Ph.D. Dissertation Defense - Nikhil Pailoor

Event Details
  • Date/Time:
    • Wednesday November 30, 2022
      9:30 am - 11:30 am
  • Location: Room W225, Van Leer
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Summaries

Summary Sentence: Evaluating the role of lightning-induced electron precipitation towards radiation belt electron loss

Full Summary: No summary paragraph submitted.

TitleEvaluating the role of lightning-induced electron precipitation towards radiation belt electron loss

Committee:

Dr. Morris Cohen, ECE, Chair, Advisor

Dr. Sven Simon, EAS

Dr. David Anderson, ECE

Dr. Andrew Peterson, ECE

Dr. Paul Steffes, ECE

Abstract: Lightning-induced electron precipitation (LEP) is one of the principle mechanisms for electrons to be drained from the radiation belts. An LEP event progressess with Very Low Frequency (VLF) radio wave propagation from lightning, trans-ionospheric propagation, and wave-particle gyroresonance interaction with energetic radiation belt electrons. Scattered electrons then precipitate onto the ionosphere, and this disturbance is detected of these events through VLF signals scattering off the disturbed ionosphere. This research attempts to quantify the role of LEP events, through several steps. First, we build a massive database of LEP events observed within the continental US (CONUS) by a network of VLF receivers. To do this, we employ the use of an Artificial Neural Network (ANN) classifier, in order to automatically detect LEP events from VLF signals. Second, we apply a model to estimate the total number of precipitating electrons, which we can then sum up over all LEP events to quantify lightning's contribution within CONUS. We draw on a cascading trio of models to construct of LEP events, including a ray tracing code for whistler wave propagation, a model of electron deposition into the ionosphere, and finally a model of VLF propagation. Finally, we examine data from the Van Allen Probes, both to investigate the correlation between electron distributions and the occurrence of LEP events, and to provide a reference for the total number of electrons available in the belts to be removed. We find that LEP events within CONUS appear to be capable of removing a substantial fraction (up to 0.1%-1%) of radiation belt electrons between 33 keV and 1000 kA.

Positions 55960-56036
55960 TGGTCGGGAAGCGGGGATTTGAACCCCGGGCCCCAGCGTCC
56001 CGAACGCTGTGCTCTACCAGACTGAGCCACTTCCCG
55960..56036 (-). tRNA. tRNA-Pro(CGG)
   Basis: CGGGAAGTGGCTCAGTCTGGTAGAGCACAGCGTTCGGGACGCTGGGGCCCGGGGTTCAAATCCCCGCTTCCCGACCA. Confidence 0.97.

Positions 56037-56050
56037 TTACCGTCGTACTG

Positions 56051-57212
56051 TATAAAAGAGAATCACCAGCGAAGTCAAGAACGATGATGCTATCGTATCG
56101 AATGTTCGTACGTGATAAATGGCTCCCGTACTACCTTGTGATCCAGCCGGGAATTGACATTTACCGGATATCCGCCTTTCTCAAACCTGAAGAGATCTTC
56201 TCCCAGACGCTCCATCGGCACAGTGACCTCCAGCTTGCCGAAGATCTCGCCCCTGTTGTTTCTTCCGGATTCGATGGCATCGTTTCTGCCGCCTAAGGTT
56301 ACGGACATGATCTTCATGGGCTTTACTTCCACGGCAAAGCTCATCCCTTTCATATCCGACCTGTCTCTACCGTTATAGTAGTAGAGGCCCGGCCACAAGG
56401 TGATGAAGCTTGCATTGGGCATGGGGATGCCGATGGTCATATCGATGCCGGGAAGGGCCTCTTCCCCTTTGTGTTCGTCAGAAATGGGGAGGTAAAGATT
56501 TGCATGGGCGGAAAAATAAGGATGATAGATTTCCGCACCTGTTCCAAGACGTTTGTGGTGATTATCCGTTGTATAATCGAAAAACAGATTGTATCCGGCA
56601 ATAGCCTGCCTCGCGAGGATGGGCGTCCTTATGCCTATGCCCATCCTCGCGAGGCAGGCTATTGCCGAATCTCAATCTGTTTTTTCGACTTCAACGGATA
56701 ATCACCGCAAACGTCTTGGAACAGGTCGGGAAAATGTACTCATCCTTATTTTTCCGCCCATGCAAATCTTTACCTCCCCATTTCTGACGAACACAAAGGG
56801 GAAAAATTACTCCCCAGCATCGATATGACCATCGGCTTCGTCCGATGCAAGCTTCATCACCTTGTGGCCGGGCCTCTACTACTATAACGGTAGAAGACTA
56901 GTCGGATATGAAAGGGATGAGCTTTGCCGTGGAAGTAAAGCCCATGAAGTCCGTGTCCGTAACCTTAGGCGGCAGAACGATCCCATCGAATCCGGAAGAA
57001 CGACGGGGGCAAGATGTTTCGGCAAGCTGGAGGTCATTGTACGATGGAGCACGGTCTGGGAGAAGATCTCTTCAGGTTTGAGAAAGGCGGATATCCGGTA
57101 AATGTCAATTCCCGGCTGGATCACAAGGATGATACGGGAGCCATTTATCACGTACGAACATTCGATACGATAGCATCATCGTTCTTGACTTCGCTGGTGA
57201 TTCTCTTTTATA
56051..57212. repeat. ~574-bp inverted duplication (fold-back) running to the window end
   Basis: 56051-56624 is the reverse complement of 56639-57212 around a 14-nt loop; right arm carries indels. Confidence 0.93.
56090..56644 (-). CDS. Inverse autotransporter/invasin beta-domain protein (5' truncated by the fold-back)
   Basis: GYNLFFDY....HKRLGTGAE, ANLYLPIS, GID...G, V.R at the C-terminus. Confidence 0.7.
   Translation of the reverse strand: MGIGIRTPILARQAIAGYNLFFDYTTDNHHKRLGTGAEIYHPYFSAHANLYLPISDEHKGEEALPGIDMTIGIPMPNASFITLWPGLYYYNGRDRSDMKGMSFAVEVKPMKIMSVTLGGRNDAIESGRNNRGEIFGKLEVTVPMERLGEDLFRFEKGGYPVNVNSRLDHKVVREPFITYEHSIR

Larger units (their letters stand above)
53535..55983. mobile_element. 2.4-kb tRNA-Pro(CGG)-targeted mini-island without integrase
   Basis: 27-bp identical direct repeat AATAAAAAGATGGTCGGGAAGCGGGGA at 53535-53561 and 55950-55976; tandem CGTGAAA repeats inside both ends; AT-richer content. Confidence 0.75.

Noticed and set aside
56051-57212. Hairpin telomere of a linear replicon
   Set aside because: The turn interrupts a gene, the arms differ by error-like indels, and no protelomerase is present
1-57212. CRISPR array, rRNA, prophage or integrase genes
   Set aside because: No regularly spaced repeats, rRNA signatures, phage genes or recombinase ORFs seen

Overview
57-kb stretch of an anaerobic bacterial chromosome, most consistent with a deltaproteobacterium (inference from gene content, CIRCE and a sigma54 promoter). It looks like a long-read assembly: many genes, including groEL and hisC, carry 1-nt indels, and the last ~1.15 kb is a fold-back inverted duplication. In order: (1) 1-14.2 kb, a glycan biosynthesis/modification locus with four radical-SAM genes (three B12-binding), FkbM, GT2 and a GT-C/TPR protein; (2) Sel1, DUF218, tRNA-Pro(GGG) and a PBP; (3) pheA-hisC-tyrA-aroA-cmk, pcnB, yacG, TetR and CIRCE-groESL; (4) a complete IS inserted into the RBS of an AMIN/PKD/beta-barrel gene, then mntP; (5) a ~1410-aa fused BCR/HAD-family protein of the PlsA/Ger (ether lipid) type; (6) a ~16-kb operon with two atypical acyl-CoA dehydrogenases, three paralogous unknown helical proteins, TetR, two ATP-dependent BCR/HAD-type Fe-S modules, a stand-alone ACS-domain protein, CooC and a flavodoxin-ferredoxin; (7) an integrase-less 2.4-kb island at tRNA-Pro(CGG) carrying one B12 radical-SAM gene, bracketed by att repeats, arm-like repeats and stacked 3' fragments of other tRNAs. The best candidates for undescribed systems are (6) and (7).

Additional Information

In Campus Calendar
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Groups

ECE Ph.D. Dissertation Defenses

Invited Audience
Public
Categories
Other/Miscellaneous
Keywords
Phd Defense, graduate students
Status
  • Created By: Daniela Staiculescu
  • Workflow Status: Published
  • Created On: Nov 11, 2022 - 1:29pm
  • Last Updated: Nov 11, 2022 - 1:29pm